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Job A/Job B Under PERM: Where the U.S. Department of Labor Draws the Line

Under PERM, as under pre-PERM law, foreign national employees being sponsored for a labor certification may not count experience gained on the job with the sponsoring U.S. employer to meet the job requirements. PERM expands the realm of this prohibition by also applying it to contractors who worked for the sponsoring U.S. employer. The U.S. Department of Labor's theory for this restriction is that if the U.S. employer was willing to train the foreign national employee, the U.S. employer should train a U.S. worker.

For example, if the Skill Set that the U.S. employer describes in its labor certification case requires a Bachelor's Degree in computer science and two years of experience as a software engineer performing X, Y, and Z duties, this is the Skill Set that the U.S. employer will use when determining if U.S. workers who apply meet the employer's requirements.

If the foreign national employee had only one year of experience with a prior U.S. employer that it can prove and gained another 14 months of experience with the sponsoring U.S. employer, then normally the foreign national cannot count experience gained on the job with the sponsoring employer. Either the U.S. employer has overstated its requirements (since it hired the foreign national with only one year of prior experience) and must reduce its experience requirement, or the employer may not proceed with the case using this Skill Set because the foreign national being sponsored will not qualify.

PERM redefines a pre-PERM exception that existed when the foreign national employee gained the experience in a materially different job. Under PERM, the employer may show that the foreign national was hired to fill a different job (than the one for which the employer is seeking a labor certification approval).1 The PERM rules specifically say that:

The employer must prove the job in which the alien gained the experience is not substantially comparable to the job for which certification is being sought. A 'substantially comparable' job or position means a job or position requiring performance of the same job duties more than 50% of the time. This requirement can be documented by furnishing position descriptions, the percentage of time spent on the various duties, organization charts, and payroll records.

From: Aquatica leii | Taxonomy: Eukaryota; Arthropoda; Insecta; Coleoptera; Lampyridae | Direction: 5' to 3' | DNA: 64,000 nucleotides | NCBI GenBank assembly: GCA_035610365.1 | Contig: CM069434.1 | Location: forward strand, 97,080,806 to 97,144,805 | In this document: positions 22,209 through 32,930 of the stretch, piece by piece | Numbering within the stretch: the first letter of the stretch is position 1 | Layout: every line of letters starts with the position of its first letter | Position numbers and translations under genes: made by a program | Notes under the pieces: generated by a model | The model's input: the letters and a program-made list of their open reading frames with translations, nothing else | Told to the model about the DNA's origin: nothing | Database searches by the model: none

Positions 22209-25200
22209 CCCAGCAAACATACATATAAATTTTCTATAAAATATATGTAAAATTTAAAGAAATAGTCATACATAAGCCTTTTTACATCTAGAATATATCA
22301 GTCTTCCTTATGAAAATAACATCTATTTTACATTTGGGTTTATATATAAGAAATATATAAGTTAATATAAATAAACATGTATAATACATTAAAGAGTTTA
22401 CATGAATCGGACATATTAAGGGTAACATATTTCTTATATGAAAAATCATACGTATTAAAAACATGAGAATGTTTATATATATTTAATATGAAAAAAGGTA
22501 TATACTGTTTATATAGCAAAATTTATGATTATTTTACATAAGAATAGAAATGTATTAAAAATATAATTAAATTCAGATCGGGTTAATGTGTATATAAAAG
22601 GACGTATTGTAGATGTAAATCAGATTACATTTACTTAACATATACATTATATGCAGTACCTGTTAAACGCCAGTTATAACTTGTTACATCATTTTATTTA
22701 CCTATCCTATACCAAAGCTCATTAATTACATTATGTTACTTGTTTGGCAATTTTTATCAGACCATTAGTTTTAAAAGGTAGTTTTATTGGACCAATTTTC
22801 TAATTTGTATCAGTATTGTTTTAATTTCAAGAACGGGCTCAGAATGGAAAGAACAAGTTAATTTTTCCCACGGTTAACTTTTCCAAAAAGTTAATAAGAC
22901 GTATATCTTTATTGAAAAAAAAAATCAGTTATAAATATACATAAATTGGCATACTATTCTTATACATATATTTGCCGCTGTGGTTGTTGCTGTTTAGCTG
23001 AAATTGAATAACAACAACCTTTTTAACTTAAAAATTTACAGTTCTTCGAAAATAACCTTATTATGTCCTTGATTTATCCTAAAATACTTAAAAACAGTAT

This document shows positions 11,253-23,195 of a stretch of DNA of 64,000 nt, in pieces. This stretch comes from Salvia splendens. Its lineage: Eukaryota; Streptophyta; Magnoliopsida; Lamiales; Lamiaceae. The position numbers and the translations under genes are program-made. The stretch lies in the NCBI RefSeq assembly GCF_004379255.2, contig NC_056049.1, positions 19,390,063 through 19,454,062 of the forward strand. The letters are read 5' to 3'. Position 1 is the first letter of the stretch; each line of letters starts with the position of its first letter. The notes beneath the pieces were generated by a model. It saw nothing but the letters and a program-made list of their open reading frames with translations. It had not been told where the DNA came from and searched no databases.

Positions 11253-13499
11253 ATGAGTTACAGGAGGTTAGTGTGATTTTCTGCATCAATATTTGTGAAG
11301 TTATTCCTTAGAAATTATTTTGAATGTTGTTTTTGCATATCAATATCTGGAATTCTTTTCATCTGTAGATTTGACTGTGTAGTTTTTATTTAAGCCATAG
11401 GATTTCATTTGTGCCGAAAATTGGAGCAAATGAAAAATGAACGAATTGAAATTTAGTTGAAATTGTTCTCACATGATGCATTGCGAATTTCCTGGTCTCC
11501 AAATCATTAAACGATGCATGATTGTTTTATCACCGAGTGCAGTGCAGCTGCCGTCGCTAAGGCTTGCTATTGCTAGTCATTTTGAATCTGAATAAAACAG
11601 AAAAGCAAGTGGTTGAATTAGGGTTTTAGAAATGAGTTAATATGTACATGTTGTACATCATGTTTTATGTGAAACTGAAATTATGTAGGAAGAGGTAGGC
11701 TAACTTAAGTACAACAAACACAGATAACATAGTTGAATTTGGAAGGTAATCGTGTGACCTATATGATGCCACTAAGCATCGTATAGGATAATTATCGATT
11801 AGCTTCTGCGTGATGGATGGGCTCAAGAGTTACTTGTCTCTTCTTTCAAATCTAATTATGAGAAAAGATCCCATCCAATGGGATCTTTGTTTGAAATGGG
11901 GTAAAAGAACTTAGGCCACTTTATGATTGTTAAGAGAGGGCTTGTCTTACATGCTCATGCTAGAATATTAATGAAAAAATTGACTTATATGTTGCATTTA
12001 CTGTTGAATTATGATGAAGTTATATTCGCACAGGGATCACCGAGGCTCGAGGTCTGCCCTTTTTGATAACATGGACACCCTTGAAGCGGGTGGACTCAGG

Employers whose PERM cases rely on a Job A/Job B scenario should include a written justification in their PERM audit file and prepare the kinds of supporting evidence outlined above. Given the way PERM is designed, a Job A/Job B scenario increases the likelihood that DOL will issue an audit letter requesting the employer's Job A/Job B justification and supporting evidence.

As an alternative to proving that a Job A/Job B situation exists, the PERM rules allow an employer to try to show that it is infeasible for the employer to train a U.S. worker. However, the standard associated with infeasibility to train is very high, and few cases succeed with this approach.

1 Under PERM not only are qualifications gained as an employee of the employer generally not usable, but qualifications that the foreign national gained while contracting with the employer are similarly not usable.


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